Broad Ripple residents hope more bike cops can cut crime
People who live and in one of the city's most popular places are dipping into their own pockets to make the area safer.
Neighbors in Broad Ripple are going to pay for increased police patrols after another shooting in the area this past weekend. The plan is to make police more visible Broad Ripple by adding more bike cops who can get up close and personal and be closer if trouble breaks out.
Tina Weaver and her three grandchildren spent the day hanging out in Broad Ripple and talking about staying safe is regular family conversation.
"Not even just children alone, but for everybody coming out to go to dinner, going on walks, going on the Monon, I've seen a lot of things happen," Weaver said.
To try to keep bad things from happening the Broad Ripple Village Association has landed financial support from local businesses to put money in the new Bike Patrol Fund.
During the anti-crime event called National Night Out, people will gather outside The Bike Line. They're sending trouble makers a serious message about more bike cops, like Officer Michael Maxwell.
"It gives you that feel, that good ol' style of policing, where officers used to walk a beat and actually get to speak with people," Maxwell said.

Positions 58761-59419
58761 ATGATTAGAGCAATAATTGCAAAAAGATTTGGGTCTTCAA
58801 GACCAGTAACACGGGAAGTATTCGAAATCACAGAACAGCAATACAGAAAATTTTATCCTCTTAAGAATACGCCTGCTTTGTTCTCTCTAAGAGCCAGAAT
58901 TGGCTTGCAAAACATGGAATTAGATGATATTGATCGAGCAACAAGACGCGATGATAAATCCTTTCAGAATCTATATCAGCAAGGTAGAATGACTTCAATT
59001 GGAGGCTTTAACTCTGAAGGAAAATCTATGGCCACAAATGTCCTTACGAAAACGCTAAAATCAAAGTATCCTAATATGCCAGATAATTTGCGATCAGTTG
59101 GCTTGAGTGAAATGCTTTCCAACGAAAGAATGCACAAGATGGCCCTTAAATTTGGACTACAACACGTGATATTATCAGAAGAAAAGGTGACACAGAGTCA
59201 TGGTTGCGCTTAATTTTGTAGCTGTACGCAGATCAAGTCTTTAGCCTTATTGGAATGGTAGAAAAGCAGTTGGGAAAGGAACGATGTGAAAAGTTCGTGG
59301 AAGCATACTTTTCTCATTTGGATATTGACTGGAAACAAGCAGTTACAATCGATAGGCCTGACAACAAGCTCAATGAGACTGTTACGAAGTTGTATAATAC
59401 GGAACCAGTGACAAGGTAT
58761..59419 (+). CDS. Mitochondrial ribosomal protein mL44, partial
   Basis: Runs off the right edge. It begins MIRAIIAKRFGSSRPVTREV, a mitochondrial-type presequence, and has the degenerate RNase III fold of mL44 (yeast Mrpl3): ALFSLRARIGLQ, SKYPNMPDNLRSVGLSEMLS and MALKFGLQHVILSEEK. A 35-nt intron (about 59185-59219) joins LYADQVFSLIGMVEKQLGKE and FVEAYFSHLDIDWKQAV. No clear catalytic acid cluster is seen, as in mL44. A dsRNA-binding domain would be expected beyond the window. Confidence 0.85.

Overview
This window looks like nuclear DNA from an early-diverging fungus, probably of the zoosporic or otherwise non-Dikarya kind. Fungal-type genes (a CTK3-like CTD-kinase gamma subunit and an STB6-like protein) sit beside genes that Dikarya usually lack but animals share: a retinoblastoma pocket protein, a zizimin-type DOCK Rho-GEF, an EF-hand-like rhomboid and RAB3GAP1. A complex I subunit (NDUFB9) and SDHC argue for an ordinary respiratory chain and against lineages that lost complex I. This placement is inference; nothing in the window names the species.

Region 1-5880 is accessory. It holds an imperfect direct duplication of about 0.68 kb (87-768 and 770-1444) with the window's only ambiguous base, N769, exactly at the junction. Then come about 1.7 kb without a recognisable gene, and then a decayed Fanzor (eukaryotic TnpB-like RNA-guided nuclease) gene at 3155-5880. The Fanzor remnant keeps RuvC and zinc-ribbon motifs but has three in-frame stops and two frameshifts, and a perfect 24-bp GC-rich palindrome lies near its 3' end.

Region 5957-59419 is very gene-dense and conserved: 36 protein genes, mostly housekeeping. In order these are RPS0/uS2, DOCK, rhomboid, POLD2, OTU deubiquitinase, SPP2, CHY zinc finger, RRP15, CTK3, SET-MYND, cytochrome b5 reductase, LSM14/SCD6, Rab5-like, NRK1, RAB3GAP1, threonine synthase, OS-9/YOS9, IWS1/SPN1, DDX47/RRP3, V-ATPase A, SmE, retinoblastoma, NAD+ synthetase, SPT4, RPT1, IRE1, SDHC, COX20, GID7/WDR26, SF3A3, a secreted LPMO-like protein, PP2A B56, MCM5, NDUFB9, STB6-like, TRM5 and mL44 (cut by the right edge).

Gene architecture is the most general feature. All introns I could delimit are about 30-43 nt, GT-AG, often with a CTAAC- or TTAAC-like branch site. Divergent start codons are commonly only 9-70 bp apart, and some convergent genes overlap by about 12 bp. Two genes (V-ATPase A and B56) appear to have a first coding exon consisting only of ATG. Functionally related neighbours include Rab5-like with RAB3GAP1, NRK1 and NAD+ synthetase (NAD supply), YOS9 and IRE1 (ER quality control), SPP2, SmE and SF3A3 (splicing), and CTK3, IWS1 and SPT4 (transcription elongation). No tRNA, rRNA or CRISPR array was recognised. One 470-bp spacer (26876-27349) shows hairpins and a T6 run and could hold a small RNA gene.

You can already find bike patrols on the Monon Trail, but business owners want them more visible on the street.
Just this past week, officers responded to several people shot outside a Broad Ripple nightclub. Officers arrested 28-year-old Tristan Crayton, saying one of the four people he shot was an innocent bystander.
With even more bike cops on the way, Weaver says her family is already playing it safe.
"Everybody knows not to be by yourself, be on the lookout around you and try to pay attention to what's going on...your surroundings," she said.
The National Night Out event is Tuesday from 5-7 p.m. at The Bike Line at E. 65th Street and Cornell Avenue in Broad Ripple. The Broad Ripple Village Association is hoping for a record number turn out to help send would-be criminals a message.